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Staturday: Predicting the Pelicans first month

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The Pelicans' first month will be a hard one.

Brad Mills-USA TODAY Sports

Without a doubt, this year will be a pivotal year of sorts for the Pelicans. Anthony Davis, the half human, half dinosaur hybrid we have as a cornerstone, is coming into his own. He broke out last year with a splendid, historical individual season. He has the highest PER among players 20 years or younger. A 20, 10, 1, 2.5 line is no joke.

What I will do here is to try to predict how the Pelicans' record will look like after the month of October and November (15 games). I created a very complex but simple model (yes, sounds paradoxical) to actually predict the outcome in the Pelicans' first 15 games.

Prediction Model

Prediction always needs history. "History/Experience is the best teacher" and "history repeats itself" supports this notion. I mean, how can you predict the future if you don't even understand the past? So, this prediction model is based on the 2013-14 season.

Unlike the predictive model I used to analyze the probability of New Orleans keeping the pick (and whether it was worth tanking for), this new model will take into account match-ups. In a vacuum, Memphis (50-32) will win more than half of their games against New Orleans (34-48). And yet, we were 3-1 against them winning by an average of 5.5 points and basically just owning that matchup. So matchup matters.

To account for this, I created a 30x30 matrix that stores the point differential per game (PD) of Team A and Team B. Note also that the rows are the away team and columns are the home team, a positive number indicates that the home team won (column team) and a negative number indicates that the away team won.

Here’s how the 2013-14 season will look like:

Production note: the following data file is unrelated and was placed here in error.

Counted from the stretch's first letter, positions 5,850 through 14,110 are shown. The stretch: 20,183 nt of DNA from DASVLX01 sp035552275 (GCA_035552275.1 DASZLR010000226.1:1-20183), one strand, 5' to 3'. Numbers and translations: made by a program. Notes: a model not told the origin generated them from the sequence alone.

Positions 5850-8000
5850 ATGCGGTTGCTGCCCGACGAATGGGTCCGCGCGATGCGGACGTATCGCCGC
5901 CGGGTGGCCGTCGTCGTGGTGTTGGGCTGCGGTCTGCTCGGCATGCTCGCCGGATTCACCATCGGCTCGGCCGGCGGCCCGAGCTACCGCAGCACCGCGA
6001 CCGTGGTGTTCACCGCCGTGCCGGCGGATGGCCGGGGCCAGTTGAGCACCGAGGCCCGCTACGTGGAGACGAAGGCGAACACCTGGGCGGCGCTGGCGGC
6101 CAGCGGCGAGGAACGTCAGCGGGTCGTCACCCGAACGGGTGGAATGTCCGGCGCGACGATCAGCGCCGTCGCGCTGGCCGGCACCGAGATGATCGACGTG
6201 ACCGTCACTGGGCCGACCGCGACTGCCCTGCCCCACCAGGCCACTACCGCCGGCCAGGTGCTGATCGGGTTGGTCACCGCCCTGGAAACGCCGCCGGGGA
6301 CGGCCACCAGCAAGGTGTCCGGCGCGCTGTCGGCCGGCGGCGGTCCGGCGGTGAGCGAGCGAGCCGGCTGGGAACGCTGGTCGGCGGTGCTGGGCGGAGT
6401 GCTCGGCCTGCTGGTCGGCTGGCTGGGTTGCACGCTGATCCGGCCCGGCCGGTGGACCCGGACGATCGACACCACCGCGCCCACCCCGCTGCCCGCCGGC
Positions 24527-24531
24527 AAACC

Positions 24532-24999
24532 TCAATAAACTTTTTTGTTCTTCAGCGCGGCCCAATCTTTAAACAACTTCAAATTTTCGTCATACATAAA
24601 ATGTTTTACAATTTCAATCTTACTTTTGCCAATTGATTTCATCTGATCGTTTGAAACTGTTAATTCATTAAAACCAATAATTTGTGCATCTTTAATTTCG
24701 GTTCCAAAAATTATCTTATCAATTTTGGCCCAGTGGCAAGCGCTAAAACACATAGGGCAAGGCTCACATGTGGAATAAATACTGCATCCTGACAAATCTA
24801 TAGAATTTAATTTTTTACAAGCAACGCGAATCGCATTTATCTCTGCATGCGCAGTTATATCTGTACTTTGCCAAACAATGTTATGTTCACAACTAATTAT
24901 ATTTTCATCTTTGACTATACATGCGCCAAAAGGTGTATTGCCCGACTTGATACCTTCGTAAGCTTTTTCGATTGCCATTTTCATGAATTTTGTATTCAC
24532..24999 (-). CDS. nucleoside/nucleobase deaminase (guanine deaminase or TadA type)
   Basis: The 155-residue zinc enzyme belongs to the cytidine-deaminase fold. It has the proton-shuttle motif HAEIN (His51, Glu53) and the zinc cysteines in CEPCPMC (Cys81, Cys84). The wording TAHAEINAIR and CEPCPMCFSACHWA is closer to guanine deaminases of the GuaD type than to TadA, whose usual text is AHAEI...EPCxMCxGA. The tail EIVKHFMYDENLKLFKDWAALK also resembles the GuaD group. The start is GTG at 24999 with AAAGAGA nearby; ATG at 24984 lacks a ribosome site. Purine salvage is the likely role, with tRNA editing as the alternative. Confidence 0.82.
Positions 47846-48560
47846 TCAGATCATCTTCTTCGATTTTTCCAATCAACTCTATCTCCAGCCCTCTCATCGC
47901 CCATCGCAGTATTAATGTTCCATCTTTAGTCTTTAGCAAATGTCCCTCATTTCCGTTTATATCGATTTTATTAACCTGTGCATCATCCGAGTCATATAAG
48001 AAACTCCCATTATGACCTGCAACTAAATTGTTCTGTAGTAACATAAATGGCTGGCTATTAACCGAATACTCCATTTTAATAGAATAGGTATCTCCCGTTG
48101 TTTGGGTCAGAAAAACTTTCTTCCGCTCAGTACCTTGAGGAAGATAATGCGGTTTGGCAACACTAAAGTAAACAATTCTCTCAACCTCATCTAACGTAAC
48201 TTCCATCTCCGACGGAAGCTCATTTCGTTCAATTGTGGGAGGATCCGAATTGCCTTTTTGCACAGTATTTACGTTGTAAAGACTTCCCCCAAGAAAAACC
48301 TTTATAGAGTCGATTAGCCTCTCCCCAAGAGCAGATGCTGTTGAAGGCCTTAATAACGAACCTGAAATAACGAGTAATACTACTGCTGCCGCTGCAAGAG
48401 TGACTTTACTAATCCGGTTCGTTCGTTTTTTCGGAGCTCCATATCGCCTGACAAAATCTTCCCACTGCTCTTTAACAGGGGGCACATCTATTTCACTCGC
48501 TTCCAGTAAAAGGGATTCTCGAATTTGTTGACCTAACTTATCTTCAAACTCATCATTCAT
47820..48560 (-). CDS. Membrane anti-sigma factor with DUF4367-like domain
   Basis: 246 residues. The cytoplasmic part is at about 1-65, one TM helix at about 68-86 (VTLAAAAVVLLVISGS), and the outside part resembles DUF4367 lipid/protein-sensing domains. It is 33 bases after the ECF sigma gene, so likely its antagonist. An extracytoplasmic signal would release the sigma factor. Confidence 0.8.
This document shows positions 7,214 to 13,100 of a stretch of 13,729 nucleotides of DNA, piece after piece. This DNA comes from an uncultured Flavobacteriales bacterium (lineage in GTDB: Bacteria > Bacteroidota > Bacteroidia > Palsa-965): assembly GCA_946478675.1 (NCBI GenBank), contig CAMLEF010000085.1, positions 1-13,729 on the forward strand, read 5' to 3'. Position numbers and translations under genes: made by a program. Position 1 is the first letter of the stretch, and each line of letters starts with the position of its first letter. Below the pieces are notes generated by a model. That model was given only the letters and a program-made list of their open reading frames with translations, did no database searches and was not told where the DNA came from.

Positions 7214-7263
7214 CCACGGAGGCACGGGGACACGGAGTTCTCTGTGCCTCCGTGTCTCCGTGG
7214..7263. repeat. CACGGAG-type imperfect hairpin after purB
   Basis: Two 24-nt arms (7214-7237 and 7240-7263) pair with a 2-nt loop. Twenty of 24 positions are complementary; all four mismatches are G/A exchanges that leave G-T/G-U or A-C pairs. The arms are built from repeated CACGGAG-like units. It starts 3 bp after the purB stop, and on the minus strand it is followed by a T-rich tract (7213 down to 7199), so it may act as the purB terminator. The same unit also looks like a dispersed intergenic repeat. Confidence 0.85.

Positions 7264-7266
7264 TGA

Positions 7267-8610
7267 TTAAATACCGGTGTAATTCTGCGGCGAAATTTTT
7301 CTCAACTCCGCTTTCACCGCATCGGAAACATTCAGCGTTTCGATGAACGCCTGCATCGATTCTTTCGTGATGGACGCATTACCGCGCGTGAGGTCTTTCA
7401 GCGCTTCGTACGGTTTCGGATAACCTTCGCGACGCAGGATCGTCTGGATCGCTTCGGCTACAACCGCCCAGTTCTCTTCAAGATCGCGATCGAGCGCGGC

201314 PD Matrix

After that, we convert the PD into a W/L% by assuming the linear regression of PD to Total Wins. It varies from year to year, but it’s somewhere around W = 41 + 2.5*PD. So a team that has a PD of 6 (a championship worthy team), will have a record of 56-26 (Spurs had a 62-20 record, the Heatles had 54-28 record). Once we get the total wins in an 82-game season, it’s easy enough to get a W/L%. Take note, that if the W/L% is more than 100 percent (which can happen e.g. a PD of 17 will result into 83.5 wins), we just assume it’s 100 percent. A PD of 17 or above in a particular matchup and home/away setup can happen, especially in an East/West matchup since they only meet twice – once in each others’ arena. The same can be said for when the W/L% is a negative (-17 PD or lower), we just assume it is 0 percent.

201314 WL Matrix

But teams change. The Cleveland Cavaliers of 2013-14 is drastically different (and drastic is an understatement) from their 2014-15 counterparts. To account for this, I included a "Change Factor" to the W/L%. In essence, I asked myself, "how different will this team be from the other, on a purely W/L% basis, from their previous iterations?"

201415 Change Factor

However, something isn’t right – no team, no matter how lopsided the matchup is, can be totally sure they’ll win. In order to correct this, I set some limits – W/L% can only go as high as 95 percent and as low as 5 percent. So if the adj W/L% (i.e. with Change Factor) is 95 percent or above, we set it at 95 percent. If the raw W/L% is 5 percent or below, we set it at 5 percent. This way, no team is almost assured/assured a win or loss (unless its Philadelphia, hehehe!).